- found: Encyc. Britannica online, Aug. 9, 2012 (troubadour, lyric poet of southern France, northern Spain, and northern Italy, writing in the langue d'oc of Provence; the troubadours, flourished from the late 11th to the late 13th century. Their social influence was unprecedented in the history of medieval poetry. Favoured at the courts, they had great freedom of speech, occasionally intervening even in the political arena, but their great achievement was to create around the ladies of the court an aura of cultivation and amenity that nothing had hitherto approached. Troubadour poetry formed one of the most brilliant schools that ever flourished, and it was to influence all later European lyrical poetry.)
- found: Wikipedia, Aug. 9, 2012 (A troubadour (Occitan: trobador) was a composer and performer of Old Occitan lyric poetry during the High Middle Ages (1100-1350). Since the word "troubadour" is etymologically masculine, a female troubadour is usually called a trobairitz. The troubadour school or tradition began in the late 11th century in Occitania, but it subsequently spread into Italy, Spain, and even Greece. Under the influence of the troubadours, related movements sprang up throughout Europe: the Minnesang in Germany, trovadorismo in Galicia and Portugal, and that of the trouvères in northern France. ... The Occitan words trobador and trobaire are relatively rare compared with the verb trobar (compose, invent), which was usually applied to the writing of poetry. It signified that a poem was original to an author (trobador) and was not merely sung or played by one. The term was used mostly for poetry only and in more careful works, like the vidas, is not generally applied to the composition of music or to singing, though the troubadour's poetry itself is not so careful. Sometime in the middle of the 12th century, however, a distinction was definitely being made between an inventor of original verse and the performers of others'. These last were called joglars, from the Latin ioculatores, giving rise also to the French jongleur, Castilian juglar, and English juggler, which has come to refer to a more specific breed of performer. The medieval jongleur/joglar is really a minstrel.)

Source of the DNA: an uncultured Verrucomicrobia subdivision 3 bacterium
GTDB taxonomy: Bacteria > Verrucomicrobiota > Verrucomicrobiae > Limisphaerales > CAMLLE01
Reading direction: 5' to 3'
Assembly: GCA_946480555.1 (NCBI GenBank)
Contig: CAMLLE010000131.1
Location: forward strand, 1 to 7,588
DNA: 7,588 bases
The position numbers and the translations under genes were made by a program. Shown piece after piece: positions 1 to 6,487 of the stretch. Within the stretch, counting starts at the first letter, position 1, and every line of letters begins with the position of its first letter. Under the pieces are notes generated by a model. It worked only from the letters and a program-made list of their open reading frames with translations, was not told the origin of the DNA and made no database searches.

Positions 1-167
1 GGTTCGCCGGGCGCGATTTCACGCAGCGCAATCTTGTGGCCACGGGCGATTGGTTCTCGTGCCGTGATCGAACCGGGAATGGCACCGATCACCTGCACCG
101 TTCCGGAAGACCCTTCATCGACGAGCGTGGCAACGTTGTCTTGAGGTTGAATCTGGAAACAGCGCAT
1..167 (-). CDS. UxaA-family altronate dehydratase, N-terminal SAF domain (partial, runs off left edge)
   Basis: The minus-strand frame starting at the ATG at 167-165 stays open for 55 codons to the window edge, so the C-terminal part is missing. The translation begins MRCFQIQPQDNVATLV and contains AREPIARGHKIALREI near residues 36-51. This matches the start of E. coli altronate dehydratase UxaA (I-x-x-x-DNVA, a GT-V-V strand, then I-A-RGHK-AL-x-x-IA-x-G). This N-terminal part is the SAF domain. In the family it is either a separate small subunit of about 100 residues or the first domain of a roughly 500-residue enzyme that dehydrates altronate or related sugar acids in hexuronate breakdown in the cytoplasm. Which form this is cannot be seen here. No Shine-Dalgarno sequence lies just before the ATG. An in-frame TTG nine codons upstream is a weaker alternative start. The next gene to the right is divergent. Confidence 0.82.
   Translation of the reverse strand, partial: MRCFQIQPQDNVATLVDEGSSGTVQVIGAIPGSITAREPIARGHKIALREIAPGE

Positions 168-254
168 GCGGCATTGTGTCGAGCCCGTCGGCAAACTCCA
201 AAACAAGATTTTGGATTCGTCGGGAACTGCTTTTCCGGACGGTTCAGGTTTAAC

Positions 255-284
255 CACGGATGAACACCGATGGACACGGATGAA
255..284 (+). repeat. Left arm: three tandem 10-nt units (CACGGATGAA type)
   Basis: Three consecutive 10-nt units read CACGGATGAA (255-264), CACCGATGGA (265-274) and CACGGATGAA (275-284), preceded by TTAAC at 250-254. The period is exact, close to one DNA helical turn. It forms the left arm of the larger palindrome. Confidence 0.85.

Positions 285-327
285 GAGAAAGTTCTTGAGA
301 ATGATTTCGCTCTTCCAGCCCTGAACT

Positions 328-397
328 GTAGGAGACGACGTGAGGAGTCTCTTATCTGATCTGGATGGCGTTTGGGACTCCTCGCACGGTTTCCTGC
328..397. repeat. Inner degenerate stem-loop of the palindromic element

- found: Dictionary.com, Aug. 9, 2012 (troubadour: one of a class of medieval lyric poets who flourished principally in southern France from the 11th to 13th centuries, and wrote songs and poems of a complex metrical form in langue d'oc, chiefly on themes of courtly love. Compare trouvère. 2. any wandering singer or minstrel.)
- found: Merriam-Webster online, Aug. 9, 2012 (troubadour: 1 : one of a class of lyric poets and poet-musicians often of knightly rank who flourished from the 11th to the end of the 13th century chiefly in the south of France and the north of Italy and whose major theme was courtly love -- compare trouvère. 2 : a singer especially of folk songs)
- found: Web. 3 (troubadour also troubador. 1: one of a class of lyric poets and poet-musicians often of knightly rank flourishing from the 11th to the end of the 13th century chiefly in Provence, the south of France, and the north of Italy, and cultivating a lyric poetry intricate in meter and rhyme and usu. of a romantic amatory strain -- compare trouvère. 2: a strolling minstrel; also: anyone who in music, verse, or rhetorical prose promotes some cause)
- found: American heritage dict. of the Engl. lang., c2000 (troubadour 1. One of a class of 12th-century and 13th-century lyric poets in Southern France, northern Italy, and northern Spain, who composed songs in langue d'oc often about courtly love. 2. A strolling minstrel)
- found: Random House Webster's unabridged dict., c1997 (troubadour 1. one of a class of medieval lyric poets who flourished principally in southern France from the 11th to 13th centuries, and wrote songs and poems of a complex metrical form in langue d'oc, chiefly on themes of courtly love. Cf. trouvère. 2. any wandering singer or minstrel)
- 1986-02-11: new
- 2012-12-06: revised
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